To assure me in times of personal crisis and temptation
that Christ my Lord,
by suffering unspeakable anguish, pain, and terror of soul,
especially on the cross but also earlier,
has delivered me from the anguish and torment of hell.

Sheol and its Translation as Hell

One reason why there have been so many divergent views on what is meant by this phrase, “He descended into hell,” is because translations of the Bible use “hell” in several senses: the grave (Psalm 16:10),  agony – “hell on earth” (Psalm 116:3 KJV), and literal hell (Luke 16:23).

Likewise, the Hebrew word “Sheol” is used in several ways, including references to the grave, the state of death, and to hell. For instance, in our responsive reading of Psalm 16 we read in verse 10, “because You will not abandon me to the grave, nor will you let your Holy One see decay.” The word for grave is "Sheol" as the NIV states in its footnote.  And that is how the ESV, translates the verse by saying, “You will not abandon me to sheol.”  However, the old KJV translated that verse as “Thou wilt not leave my soul in hell; neither will Thou suffer Thine Holy One to see corruption.”

Because of that translation some people have used Psalm 16:10 as a “proof text” that Jesus descended into hell. But the verse is referring to the grave and the verse is Messianic; it is referring to Jesus. It is used by Peter in his speech at Pentecost (Acts 2:25-28) and by Paul in Acts 13:35 as referring to Christ.  It is telling us that the Father would not abandon His only begotten Son to the grave, but rather, on the third day, Jesus rose from the dead.

Another use of the word “hell” in Scripture is to refer to extreme agony. We see that usage more in the old King James version where, as an example, Psalm 116:10 says: The sorrows of death compassed me, and the pains of hell gat hold upon me: I found trouble and sorrow.

The ESV translates that verse as, “The snares of death encompassed me; the pangs of Sheol laid hold on me; I suffered distress and anguish.” And the NIV translates it, “The cords of death entangled me, the anguish of the grave came upon me; I was overcome by trouble and sorrow.”

People today often describe great hardships as “hell on earth.”  Little do they know of the intense agony that hell holds for all eternity. The only One who went through “hell on earth” was Jesus. He did so as He bore the full and complete righteous and proper wrath against sin, in His body and soul, as He was forsaken by His Father as He bore the sins of His people on the cross.

A third use of the word “hell” is the most common. Hell most often is used a reference to the place of eternal weeping, wailing and gnashing of teeth, a place of eternal suffering for all those who have rejected Christ and refused to believe in Him.

In hell there will be degrees of punishment, as Jesus described in Luke 12:47-48, “That servant who knows his master's will and does not get ready or does not do what his master wants will be beaten with many blows. But the one who does not know and does things deserving punishment will be beaten with few blows. From everyone who has been given much, much will be demanded; and from the one who has been entrusted with much, much more will be asked.”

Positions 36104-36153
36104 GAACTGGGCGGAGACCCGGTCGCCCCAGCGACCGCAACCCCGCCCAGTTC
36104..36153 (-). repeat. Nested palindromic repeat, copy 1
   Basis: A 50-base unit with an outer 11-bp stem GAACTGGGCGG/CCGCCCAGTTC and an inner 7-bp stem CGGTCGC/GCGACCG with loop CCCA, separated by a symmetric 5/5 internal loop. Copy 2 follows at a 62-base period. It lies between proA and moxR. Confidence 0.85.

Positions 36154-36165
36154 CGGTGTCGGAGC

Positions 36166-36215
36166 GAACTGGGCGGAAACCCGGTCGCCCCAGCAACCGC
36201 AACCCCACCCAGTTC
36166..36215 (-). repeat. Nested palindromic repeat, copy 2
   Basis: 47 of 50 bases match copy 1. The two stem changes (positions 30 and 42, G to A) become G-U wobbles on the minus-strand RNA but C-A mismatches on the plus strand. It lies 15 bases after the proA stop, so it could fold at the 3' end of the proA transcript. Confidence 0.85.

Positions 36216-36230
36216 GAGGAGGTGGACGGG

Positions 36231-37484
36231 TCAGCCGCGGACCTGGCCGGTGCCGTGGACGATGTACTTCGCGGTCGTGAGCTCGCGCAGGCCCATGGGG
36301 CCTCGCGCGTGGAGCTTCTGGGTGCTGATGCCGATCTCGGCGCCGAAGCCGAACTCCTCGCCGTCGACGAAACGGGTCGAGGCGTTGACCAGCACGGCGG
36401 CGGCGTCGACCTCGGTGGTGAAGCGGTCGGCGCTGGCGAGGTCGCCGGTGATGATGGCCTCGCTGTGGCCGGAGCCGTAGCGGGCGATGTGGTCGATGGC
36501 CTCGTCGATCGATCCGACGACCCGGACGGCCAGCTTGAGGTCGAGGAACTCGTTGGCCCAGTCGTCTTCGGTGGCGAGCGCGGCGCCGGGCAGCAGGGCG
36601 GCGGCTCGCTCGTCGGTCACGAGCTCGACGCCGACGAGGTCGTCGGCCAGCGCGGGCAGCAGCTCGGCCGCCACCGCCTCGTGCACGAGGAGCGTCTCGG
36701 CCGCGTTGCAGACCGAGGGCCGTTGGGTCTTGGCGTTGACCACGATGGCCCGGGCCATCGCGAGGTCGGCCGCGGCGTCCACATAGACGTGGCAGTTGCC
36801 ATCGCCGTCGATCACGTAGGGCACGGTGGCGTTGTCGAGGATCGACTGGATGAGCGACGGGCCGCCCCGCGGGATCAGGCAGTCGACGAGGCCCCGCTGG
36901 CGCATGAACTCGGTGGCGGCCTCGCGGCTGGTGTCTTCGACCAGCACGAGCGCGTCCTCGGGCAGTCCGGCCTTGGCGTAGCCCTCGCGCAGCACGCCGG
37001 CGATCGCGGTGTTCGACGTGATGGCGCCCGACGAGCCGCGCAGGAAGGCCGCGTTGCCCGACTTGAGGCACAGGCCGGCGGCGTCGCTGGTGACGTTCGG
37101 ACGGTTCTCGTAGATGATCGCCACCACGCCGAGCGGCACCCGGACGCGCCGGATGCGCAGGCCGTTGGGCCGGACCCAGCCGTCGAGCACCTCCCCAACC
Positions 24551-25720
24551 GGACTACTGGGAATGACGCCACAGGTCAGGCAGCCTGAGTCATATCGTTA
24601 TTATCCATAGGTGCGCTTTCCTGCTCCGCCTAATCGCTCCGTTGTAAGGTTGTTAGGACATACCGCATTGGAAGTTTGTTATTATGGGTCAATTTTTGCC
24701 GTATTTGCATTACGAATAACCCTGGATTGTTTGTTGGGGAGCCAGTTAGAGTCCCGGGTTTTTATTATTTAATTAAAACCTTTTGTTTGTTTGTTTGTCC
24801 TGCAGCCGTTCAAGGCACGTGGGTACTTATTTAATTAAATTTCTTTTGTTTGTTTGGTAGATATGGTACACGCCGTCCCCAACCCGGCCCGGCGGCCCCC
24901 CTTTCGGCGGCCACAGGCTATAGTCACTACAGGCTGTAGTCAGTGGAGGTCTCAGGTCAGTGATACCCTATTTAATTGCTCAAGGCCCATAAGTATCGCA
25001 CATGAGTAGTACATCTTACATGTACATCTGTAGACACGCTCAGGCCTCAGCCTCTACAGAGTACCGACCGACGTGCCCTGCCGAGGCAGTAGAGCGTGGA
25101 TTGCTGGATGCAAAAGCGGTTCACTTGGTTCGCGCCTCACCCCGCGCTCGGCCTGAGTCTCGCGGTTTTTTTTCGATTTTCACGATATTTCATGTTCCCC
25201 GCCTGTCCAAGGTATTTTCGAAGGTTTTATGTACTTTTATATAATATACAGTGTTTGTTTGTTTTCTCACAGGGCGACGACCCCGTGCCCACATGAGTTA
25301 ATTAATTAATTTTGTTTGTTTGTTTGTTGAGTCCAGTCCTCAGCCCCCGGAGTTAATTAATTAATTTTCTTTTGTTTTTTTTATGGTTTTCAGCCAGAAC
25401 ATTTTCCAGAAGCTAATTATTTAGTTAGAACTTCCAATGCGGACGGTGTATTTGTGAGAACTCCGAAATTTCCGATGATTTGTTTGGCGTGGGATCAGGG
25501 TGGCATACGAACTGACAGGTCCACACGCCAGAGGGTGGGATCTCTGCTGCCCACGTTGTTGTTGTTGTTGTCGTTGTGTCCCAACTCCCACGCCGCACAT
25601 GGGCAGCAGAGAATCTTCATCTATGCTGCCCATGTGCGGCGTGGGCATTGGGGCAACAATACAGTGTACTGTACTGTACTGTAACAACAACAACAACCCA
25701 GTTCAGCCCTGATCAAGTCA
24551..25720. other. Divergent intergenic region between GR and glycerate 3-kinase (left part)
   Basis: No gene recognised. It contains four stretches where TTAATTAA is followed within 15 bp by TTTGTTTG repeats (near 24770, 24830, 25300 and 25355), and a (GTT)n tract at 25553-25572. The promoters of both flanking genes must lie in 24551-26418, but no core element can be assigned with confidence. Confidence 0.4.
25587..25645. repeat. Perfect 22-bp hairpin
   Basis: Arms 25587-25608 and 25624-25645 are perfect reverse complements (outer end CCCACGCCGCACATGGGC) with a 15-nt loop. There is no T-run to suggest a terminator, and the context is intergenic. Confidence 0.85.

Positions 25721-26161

But Jesus took the full, unmitigated wrath of His Father against the sins of His elect, those who by God’s grace believe in Jesus alone for salvation. He took every blow, every ounce of punishment.  Even in preparation for His death He took all the punishment for sin upon Himself without any easing of the pain.

For example, do you recall how when they offered Jesus wine mixed with myrrh (gall), He tasted it with His lips but refused to drink it? (Mark 15:23; Matthew 27:34). But later wine vinegar was offered, and He took it (John 19:29-30; Mark 15:36).

Why was the first refused? The myrrh, or gall, had a medicinal effect. It was used to ease pain, much as we use aspirins today. Jesus refused to ease the pain. He took the most intense punishment possible for the worst sinner – whether the thief on the cross, Saul of Tarsus, or you or me. He took all the punishment for all our sins on Himself, without lessoning that pain of punishment in any way, not even with wine mixed with a little bit of myrrh.

Hell is so terrible, it is often said, because God won’t be in hell. It is true that the love, mercy, grace and goodness of God, all things that people take for granted, even Christians like you and me, these attributes of God won’t be in hell. But Scripture clearly teaches that the wrath of God will be in hell. That is what makes hell so terrible. The wrath of God, which springs from His justice that sin must be punished - His righteous, proper and eternal wrath - will abide on unbelievers forever.

People love to quote John 3:16, “For God so loved the world that He gave His one and only Son, that whoever believes in Him shall not perish but have eternal life.” But often they don’t want to read the context of the chapter because the context deals with condemnation. Verse 18 says, “Whoever believes in Him is not condemned, but whoever does not believe stands condemned already because he has not believed in the name of God’s one and only Son.” And the closing verse of the third chapter of John teaches: “Whoever believes in the Son has eternal life, but whoever rejects the Son will not see life, for God’s wrath remains on him” (John 3:36).

It is that wrath, that punishment of sin, which Jesus bore on the cross for us. It is punctuated by that anguished question – a rhetorical question, one to which Jesus knew the answer from all eternity – “My God, My God, why have You forsaken Me?”  He was forsaken in order to bear the full punishment for the sins of the elect, for all those who by grace have faith in Jesus Christ.